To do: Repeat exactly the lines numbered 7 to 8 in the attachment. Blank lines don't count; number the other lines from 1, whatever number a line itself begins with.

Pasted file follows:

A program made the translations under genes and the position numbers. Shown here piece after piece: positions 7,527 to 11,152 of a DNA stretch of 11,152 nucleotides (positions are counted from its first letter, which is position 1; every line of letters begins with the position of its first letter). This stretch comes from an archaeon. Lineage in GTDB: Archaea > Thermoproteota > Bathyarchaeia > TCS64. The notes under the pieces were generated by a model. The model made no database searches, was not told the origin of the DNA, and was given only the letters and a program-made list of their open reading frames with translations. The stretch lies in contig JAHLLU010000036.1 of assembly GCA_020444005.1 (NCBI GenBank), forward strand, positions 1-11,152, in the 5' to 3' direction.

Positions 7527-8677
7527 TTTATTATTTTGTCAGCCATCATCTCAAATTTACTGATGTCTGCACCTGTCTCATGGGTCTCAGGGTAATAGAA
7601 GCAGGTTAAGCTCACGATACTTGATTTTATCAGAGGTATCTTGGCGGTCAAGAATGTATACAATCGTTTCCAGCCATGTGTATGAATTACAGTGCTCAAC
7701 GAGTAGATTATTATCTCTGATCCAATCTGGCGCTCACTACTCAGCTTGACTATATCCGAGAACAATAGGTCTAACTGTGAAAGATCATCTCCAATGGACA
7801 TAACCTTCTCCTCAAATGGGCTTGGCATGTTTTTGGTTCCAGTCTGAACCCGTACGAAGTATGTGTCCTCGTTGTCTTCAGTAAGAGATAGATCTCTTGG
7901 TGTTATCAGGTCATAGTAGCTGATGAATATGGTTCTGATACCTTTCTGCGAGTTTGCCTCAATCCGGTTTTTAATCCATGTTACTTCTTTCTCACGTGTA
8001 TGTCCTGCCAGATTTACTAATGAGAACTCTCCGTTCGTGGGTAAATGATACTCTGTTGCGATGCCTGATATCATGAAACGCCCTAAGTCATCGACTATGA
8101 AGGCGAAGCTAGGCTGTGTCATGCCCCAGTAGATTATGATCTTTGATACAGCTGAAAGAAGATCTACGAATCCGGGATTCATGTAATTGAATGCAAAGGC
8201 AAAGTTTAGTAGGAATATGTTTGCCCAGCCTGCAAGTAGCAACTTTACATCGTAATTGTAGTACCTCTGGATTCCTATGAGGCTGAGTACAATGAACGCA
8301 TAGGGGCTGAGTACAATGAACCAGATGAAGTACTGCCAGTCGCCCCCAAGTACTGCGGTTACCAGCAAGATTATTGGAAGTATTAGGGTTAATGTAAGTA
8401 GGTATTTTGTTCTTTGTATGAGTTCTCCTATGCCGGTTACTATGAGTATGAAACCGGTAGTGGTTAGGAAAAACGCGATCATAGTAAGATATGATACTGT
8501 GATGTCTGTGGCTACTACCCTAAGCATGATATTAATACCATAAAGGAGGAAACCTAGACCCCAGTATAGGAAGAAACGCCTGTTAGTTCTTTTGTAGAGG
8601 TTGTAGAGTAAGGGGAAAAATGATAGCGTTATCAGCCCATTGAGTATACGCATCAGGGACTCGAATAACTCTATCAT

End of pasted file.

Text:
7901 TGTTATCAGGTCATAGTAGCTGATGAATATGGTTCTGATACCTTTCTGCGAGTTTGCCTCAATCCGGTTTTTAATCCATGTTACTTCTTTCTCACGTGTA
8001 TGTCCTGCCAGATTTACTAATGAGAACTCTCCGTTCGTGGGTAAATGATACTCTGTTGCGATGCCTGATATCATGAAACGCCCTAAGTCATCGACTATGA